# What shutter speed to use if shooting 50p or 60p for 50i/60i conversion.

An interesting question got raised on Facebook today.

What shutter speed should I use if I am shooting at 50p so that my client can later convert the 50p to 50i? Of course this would also apply to shooting at 60p for 60i conversion.

Lets first of all make sure that we all understand that what’s being asked for here is to shoot at 50(60) progressive frames per second so that the footage can later be converted to 25(30) frames per second interlace – which has 50(60) fields.

If we just consider normal 50p or 60p shooing the the shutter speed that you would chooses on many factors including what you are shooting and how much light you have and personal preference.

1/48 or 1/50th of a second is normally considered the slowest shutter speed at which motion blur in a typical frame no longer significantly softens the image. This is why old point and shoot film cameras almost always had a 1/50th shutter, it was the slowest you could get away with.

Shooting with a shutter speed that is half the duration of the cameras frame rate is also know as using a 180 degree shutter, a very necessary practice with a film movie camera due to the way the mechanical shutter must be closed while the film is physically advanced to the next frame. But it isn’t essential that you have the closed shutter period with an electronic camera as there is no film to move, so you don’t have to use a 180 degree shutter if you don’t want to.

There is no reason why you can’t use a 1/50th or 1/60th shutter when shooting at 50fps or 60fps, especially if you don’t have a lot of light to work with. 1/50(1/60) at 50fps(60fps) will give you the smoothest motion as there are no breaks in the motion between each frame. But many people like to sharpen up the image still further by using 1/100th(1/120th) to reduce motion blur.  Or they prefer the slightly steppy cadence this brings as it introduces a small jump in motion between each frame. Of course 1/100th needs twice as much light. So there is no hard and fast rule and some shots will work better at 1/50th while others may work better at 1/100th.

However if you are shooting at 50fps or 60fps so that it can be converted to 50i or 60i, with each frame becoming a field, then the “normal” shutter speed you should use will be 1/50th or 1/60th to mimic a 25fps-50i camera or 30fps-60i camera which would typically have it’s shutter running at 1/50 or 1/60th. 1/100th(120th) at 50i(60i) can look a little over sharp due to an increase in aliasing due to the way a interlace video field only has half the resolution of the full frame. Particularly with 50p converted to 50i as there is no in-camera anti-aliasing and each frame will simply have it’s resolution divided by 2 to produce the equivalent of a single field. When you shoot with a “real” 50i camera line pairs on the sensor are combined and read out together as a  single field line and this slightly softens and anti-aliases each of fields. 50i has lower vertical resolution than 25p. But with simple software conversions from 50p to 50i this anti-aliasing does not occur. If you combine that with a faster than typical shutter speed the interlaced image can start to look over sharp and may have jaggies or color moire not present in the original 50/60p footage.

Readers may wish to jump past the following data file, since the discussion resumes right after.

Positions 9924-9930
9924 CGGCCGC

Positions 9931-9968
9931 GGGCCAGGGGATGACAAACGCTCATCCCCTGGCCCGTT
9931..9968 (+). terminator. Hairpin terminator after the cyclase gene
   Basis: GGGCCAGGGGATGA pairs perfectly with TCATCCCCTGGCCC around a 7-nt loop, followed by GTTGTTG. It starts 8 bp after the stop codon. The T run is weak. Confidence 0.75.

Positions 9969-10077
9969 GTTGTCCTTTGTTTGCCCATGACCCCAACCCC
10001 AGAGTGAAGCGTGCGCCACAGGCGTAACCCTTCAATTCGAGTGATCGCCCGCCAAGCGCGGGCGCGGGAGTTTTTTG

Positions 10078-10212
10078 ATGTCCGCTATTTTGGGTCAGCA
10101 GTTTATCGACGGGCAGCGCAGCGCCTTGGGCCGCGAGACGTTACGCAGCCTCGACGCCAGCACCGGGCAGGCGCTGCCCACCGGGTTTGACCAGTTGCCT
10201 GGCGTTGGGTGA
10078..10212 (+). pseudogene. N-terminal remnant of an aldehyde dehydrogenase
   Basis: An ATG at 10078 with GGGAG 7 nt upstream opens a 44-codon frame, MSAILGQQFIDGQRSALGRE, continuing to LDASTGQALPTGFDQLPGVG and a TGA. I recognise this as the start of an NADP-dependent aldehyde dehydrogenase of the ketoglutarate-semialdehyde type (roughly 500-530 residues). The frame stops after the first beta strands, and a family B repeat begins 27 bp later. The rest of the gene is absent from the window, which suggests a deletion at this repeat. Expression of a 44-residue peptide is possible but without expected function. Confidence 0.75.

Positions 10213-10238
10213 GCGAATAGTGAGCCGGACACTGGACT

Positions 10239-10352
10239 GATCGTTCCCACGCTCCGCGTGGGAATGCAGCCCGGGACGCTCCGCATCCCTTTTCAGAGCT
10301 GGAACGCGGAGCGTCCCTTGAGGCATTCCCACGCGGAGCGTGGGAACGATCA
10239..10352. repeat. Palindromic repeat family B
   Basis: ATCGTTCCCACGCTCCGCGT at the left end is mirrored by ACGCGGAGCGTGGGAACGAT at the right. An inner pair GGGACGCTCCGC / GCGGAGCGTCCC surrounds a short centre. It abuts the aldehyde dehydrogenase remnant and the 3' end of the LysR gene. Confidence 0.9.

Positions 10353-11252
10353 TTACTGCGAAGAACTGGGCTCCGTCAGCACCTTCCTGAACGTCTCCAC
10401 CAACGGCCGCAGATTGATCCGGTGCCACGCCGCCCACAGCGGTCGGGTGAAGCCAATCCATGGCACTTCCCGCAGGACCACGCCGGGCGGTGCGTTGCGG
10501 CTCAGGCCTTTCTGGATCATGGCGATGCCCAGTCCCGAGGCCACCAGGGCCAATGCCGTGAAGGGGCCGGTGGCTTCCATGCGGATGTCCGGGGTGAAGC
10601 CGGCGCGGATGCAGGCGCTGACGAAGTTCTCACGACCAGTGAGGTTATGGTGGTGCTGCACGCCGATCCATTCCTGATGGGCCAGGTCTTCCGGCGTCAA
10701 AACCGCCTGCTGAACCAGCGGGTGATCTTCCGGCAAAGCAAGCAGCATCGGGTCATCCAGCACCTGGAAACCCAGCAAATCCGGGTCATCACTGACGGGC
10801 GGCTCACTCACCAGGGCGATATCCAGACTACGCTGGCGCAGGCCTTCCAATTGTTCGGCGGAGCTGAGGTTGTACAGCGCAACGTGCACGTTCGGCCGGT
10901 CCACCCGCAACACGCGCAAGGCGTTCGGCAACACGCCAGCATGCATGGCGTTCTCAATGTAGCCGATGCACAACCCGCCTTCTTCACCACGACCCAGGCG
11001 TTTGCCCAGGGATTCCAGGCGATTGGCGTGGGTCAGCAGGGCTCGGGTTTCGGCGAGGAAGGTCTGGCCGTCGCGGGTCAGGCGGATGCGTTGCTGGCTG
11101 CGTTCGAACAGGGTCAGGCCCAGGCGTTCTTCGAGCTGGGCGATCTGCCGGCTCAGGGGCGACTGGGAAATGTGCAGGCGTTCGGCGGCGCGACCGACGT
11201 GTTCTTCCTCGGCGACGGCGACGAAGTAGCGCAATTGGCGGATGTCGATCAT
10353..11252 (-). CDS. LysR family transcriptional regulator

# NEX-FS700 Significantly reduced shutter when in Super Slow Mo!

UPDATED WITH NEW FRAME GRABS FROM STROBE LIGHT AT BOTTOM.

One of the things that did concern me slightly about the FS700 was how would the sensor behave in Super slow Mo. The sensor is a CMOS sensor, so I expected it to exhibit rolling shutter artefacts, which it it does indeed do when in standard shooting modes and S&Q motion. It’s not bad, but you can make the pictures skew and when you try to shooting something like a spinning propellor you can get some weird effects, especially at higher shutter speeds. However when you switch the camera to Super Slow Mo the rolling shutter effects appear to go away. I was able to shoot propellors, do fast pans, shake the camera about etc and there was little sign of the usual rolling shutter artefacts.

Just take a look at these two frame grabs. One shot done at 25P with a 1/100th shutter, the other done at 100fps with a 1/100th shutter, so in both cases the shutter speed is the same, so you would expect the rolling shutter artefacts to be the same, but clearly they are not. In standard mode the fan exhibits a typically lop sided, asymmetrical look and the fan blades appear curved, the upper and lower fan blade both bent towards the right of the frame. But in Super Slow Mo mode the fan blades are straighter and the fan is a lot more symmetrical with noticeably less bias towards the right, notice in particular the differences in the lower fan blade.

You can tell the shutter periods are the same as the amount of motion blur and spreading of the fan blades is near identical, so it’s not a shutter speed difference, this is clearly a sensor scan difference. This is very interesting and requires further investigation as it suggests that the sensor read out process is different in the high speed mode. It is probably just a significantly faster scan rate, but it could also possibly be a global shutter of some kind. It’s just a shame that you can’t access this read out mode for normal shooting.